Wayne Watts Nature/nurture leaves no place in it for the ability to make a conscious thought. If we have the ability to make a conscious thought, then we have the ability to choose our fate. It must not necessarily exist outside of our capacity to determine for ourselves what our future will be.
August 2, 2013 at 10:14pm · Like · 1

Wayne Watts I think that you make a fine point, Marty, when you say that something cannot come from nothing. I would agree to that point. I disagree, however, in that I don’t think that our decisions are coming from nothing. I believe that they are coming from, at least in part, our conscious decisions.
August 2, 2013 at 10:16pm · Like · 1

Wayne Watts Where do choices come from? From our decisions of course. We are affected by stimuli, and we choose, and we act. I find that our choice is the essential part there, because we have the ability to change it. We are not determined to do any one thing because of the stimuli that affects us. You seem to think that we are necessarily determined to act in one way or another based upon the stimuli that affects us. I don’t think that this is the case. I can have stimuli affect me in all sorts of ways, but I can choose to act contrary to those stimuli because I have free-will.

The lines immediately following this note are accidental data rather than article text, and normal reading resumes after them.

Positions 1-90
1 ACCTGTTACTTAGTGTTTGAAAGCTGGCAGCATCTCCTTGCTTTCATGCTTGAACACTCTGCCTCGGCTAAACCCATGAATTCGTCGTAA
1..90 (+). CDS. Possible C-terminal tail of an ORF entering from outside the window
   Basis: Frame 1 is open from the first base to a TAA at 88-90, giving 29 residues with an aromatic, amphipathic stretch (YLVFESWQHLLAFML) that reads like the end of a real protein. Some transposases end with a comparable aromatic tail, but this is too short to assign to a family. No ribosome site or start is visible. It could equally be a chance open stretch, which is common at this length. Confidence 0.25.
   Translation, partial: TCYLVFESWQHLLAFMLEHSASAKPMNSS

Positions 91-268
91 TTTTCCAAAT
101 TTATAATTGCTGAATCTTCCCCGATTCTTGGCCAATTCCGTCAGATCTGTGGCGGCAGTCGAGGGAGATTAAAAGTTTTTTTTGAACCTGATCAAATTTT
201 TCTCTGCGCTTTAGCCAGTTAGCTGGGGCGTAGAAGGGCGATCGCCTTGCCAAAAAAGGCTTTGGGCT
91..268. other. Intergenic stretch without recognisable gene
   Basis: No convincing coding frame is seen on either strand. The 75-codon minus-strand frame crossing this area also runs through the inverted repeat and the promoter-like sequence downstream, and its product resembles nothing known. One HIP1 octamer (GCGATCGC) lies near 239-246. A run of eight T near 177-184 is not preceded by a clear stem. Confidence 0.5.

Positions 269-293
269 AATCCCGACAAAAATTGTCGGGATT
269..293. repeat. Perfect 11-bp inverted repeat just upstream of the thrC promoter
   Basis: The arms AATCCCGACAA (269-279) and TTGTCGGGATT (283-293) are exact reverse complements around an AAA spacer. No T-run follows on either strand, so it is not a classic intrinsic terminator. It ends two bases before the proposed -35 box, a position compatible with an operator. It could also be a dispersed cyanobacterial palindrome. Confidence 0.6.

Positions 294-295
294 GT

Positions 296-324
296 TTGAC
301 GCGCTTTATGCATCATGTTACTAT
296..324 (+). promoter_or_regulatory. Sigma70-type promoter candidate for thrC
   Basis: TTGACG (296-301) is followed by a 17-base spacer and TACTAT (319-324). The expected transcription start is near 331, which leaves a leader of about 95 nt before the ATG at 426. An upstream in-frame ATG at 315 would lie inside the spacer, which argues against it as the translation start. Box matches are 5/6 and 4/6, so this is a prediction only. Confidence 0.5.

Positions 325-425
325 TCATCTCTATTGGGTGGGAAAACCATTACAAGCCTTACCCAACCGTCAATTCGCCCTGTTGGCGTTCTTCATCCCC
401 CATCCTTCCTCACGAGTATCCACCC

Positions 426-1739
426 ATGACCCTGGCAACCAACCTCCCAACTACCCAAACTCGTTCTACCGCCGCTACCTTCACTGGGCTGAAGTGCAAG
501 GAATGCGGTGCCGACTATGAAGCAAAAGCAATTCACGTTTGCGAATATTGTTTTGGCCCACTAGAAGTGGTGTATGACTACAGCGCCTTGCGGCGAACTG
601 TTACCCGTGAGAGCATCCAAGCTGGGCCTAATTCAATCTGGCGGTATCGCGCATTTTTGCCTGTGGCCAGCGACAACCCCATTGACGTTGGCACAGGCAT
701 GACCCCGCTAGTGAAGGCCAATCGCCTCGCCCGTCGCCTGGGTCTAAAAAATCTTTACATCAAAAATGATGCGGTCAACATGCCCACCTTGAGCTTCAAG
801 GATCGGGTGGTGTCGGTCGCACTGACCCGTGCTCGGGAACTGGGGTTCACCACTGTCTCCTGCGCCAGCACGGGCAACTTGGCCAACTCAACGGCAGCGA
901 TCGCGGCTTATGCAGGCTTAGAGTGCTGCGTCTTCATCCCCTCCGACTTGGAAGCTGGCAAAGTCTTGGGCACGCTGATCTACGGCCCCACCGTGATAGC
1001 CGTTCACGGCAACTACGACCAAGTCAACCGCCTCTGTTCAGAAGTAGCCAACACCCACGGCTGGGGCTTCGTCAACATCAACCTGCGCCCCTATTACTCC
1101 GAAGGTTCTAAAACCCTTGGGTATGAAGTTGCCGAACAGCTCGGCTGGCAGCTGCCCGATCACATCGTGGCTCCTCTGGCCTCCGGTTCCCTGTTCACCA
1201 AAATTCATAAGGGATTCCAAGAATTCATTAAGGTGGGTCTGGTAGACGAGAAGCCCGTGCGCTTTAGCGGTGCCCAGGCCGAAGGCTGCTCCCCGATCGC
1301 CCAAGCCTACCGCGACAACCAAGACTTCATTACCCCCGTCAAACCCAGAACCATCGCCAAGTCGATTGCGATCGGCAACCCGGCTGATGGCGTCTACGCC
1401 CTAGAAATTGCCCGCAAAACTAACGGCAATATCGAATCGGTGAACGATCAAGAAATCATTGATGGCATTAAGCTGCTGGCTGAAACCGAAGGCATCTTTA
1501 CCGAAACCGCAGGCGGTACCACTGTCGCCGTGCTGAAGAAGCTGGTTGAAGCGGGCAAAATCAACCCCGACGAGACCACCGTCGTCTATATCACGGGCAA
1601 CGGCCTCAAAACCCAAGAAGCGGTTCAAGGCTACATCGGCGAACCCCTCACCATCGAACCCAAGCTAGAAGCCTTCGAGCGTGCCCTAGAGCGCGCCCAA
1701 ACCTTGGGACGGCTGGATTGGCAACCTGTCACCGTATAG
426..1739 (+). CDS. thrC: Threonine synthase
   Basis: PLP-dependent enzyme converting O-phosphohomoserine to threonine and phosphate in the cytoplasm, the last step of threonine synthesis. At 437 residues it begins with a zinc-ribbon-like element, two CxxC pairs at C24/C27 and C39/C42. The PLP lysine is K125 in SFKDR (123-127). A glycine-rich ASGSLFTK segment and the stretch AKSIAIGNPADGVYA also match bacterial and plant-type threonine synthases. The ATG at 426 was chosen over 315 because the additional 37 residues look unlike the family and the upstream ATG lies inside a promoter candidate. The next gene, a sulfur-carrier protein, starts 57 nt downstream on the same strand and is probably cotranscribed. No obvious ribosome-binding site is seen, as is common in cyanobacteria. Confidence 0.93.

August 2, 2013 at 10:18pm · Like · 1

Wayne Watts I can get to the creation from nothing if you’d like later, John, but I’m going to try to fully respond to Marty first.
August 2, 2013 at 10:19pm · Like · 1

Wayne Watts I’m not an atheist. I’d probably refer to myself more as a deist.
August 2, 2013 at 10:20pm · Like · 1

Wayne Watts In regards to personality, I think that my personality is really only the reflection of actions as perceived by others. Personality does not determine how one will act, it is the way that another might come to have some sort of understanding about the way in which any one particular person might act. The sum total of these experiences would be interpreted by another, but the idea that any one person would be forced into any particular series of actions by a “personality” is absurd. It would leave out the possibility that one could change. People do change. Have you ever seen Les Mis?
August 2, 2013 at 10:25pm · Like · 1

Wayne Watts No, I haven’t ever read anything on molinism.
August 2, 2013 at 10:25pm · Like · 1

Wayne Watts Marty, in responses to me, you keep making references to choice, but you don’t really much leave open the possibility of choice because you state that God both determines the means and the ends. How can this not be contradictory?
August 2, 2013 at 10:36pm · Like